Villagers Request Intervention in Land Dispute

Villagers from Koh Kong province delivered petitions in Phnom Penh on Friday seeking international intervention in their land dispute with powerful businessman and CPP senator Ly Yong Phat, alleging that his Koh Kong Special Economic Zone (SEZ) was encroaching on their farmland.

Five representatives of the 135 families who say they have lost their farmland to the massive industrial development, which was demarcated by concrete fences in January, delivered petitions to the Office of the U.N.’s High Commissioner for Human Rights, the European Union and the World Bank.

“Right now, the company is banning us from growing agricultural products on our farmlands,” said community representative Ruot Sophal. “We decided to seek help from the international community because the provincial authorities ignored…our problems.”

“We request to receive a fair amount of compensation from the company and we hope that the international community will put pressure on the authorities,” Mr. Sophal added.

Mr. Yong Phat said Friday that he did not owe the villagers anything because they didn’t have legal ownership of the farmland in question.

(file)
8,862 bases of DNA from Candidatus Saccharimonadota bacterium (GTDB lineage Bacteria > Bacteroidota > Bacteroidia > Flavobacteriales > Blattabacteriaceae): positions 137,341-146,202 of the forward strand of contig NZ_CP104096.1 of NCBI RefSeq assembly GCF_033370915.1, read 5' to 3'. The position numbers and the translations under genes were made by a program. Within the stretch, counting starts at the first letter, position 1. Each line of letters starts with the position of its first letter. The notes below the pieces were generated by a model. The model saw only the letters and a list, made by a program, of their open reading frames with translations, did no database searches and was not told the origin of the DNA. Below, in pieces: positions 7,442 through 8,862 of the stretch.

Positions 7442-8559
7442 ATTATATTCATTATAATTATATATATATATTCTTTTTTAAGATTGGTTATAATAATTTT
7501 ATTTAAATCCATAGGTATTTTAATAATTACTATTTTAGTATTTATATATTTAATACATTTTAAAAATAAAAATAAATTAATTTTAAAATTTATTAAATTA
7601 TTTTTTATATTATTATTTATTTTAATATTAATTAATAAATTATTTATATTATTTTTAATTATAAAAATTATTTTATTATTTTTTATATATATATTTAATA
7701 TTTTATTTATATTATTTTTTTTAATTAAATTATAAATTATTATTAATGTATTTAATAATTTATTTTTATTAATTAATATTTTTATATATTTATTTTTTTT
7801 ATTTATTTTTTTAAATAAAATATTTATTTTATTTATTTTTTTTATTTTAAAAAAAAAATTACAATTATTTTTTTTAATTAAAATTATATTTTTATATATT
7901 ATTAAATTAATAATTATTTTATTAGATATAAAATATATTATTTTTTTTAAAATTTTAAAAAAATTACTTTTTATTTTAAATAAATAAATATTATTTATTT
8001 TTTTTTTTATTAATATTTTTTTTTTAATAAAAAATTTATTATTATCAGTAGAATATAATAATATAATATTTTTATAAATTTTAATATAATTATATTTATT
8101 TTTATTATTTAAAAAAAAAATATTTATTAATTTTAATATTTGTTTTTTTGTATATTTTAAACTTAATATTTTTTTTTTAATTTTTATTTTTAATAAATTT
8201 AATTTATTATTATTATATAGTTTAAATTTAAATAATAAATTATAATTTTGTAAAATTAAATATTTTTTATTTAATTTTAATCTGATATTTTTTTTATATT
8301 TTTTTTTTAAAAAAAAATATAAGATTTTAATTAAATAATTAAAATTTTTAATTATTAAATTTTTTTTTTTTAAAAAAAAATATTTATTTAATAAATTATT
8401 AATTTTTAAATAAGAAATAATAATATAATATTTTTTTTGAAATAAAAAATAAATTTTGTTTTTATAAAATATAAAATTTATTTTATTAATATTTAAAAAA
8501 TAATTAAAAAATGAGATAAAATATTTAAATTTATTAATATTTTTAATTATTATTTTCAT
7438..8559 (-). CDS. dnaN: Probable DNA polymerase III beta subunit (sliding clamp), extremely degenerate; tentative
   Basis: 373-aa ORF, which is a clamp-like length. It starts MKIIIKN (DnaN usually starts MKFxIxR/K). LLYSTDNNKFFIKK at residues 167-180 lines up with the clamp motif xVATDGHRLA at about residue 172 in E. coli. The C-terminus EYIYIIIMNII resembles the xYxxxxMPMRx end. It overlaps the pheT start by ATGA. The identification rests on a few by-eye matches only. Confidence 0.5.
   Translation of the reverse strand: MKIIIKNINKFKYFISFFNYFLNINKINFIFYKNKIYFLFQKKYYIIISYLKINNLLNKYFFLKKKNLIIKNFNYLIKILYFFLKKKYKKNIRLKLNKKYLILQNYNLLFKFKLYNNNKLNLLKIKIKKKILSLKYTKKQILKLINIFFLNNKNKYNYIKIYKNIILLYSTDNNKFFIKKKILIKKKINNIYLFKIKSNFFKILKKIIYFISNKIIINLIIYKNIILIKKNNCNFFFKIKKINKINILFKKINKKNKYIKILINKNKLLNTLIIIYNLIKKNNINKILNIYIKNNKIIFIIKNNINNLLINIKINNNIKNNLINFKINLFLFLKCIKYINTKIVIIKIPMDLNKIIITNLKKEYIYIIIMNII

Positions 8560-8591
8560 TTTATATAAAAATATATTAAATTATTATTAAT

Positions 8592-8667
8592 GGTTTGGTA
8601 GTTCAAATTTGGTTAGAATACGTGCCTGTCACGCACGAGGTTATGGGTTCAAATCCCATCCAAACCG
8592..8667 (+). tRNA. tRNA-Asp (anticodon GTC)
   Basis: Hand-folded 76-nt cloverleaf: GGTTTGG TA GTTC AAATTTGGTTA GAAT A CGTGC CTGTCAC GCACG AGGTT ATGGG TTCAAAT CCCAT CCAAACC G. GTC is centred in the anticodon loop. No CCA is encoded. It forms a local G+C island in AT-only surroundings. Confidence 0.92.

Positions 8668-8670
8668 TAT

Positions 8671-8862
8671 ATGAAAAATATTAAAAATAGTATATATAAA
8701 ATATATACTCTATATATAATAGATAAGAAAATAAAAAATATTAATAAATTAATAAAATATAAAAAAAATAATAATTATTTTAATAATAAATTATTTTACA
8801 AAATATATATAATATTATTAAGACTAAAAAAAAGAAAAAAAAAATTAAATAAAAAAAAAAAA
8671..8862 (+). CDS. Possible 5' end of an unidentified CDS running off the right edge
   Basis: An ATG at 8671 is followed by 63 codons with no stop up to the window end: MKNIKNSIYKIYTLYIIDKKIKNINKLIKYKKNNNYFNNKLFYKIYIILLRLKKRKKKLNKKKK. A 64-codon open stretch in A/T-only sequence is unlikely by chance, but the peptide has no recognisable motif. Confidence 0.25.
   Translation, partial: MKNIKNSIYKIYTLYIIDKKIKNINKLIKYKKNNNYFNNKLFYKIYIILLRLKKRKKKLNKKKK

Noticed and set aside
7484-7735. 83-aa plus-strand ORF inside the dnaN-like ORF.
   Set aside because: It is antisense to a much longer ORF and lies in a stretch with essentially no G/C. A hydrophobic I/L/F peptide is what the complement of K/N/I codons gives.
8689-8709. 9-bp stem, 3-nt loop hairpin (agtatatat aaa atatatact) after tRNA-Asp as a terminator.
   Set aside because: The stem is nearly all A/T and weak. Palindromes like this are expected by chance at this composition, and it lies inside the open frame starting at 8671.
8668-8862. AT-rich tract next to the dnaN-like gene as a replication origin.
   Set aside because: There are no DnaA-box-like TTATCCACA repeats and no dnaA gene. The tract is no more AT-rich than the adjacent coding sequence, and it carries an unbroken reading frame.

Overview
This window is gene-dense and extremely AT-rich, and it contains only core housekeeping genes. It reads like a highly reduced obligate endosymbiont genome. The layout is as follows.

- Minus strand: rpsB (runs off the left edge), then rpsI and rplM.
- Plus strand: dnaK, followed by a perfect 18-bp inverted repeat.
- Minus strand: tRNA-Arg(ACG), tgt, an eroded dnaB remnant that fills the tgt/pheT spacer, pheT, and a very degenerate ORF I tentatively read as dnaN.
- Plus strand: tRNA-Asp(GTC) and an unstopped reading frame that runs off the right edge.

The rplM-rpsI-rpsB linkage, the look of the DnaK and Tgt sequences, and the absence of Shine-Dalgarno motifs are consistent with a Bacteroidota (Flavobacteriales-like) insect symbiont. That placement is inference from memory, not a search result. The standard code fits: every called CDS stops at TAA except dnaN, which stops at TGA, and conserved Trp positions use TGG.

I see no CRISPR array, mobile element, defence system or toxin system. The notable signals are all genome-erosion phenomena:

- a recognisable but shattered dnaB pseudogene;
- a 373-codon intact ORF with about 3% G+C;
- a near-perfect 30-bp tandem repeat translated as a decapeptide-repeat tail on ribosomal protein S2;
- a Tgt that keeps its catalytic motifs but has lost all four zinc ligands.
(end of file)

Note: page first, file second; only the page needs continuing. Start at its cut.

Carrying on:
“I will not give any compensation because these 135 families do not own the farmlands where fences were built,” Mr. Yong Phat said.

“I bought these 2,200 hectares of land from other villagers who owned the land,” he said. Mr. Yong Phat said the rest of the SEZ consisted of about 9,977 hectares of land that was granted as a concession by the government for agricultural and industrial development.

Koh Kong provincial governor Bun Leut declined to comment on the dispute.

Three factories, owned by Japanese and Thai investors, are currently operating in the SEZ with another under construction, according to Sek Sam Ol, chief of planning and investment at the Koh Kong SEZ. As land grabbing has become a central human rights concern in the country, the international community has struggled to remain above the fray.

The E.U. has been criticized for helping fuel land grabbing and other rights abuses within Cambodia’s sugar industry, which has benefitted greatly from the a no-tariff trade scheme with the European bloc.

Mr. Yong Phat’s sugar sugarcane plantations have been at the center of a “blood sugar” campaign to pressure the international community to help clean up the industry.

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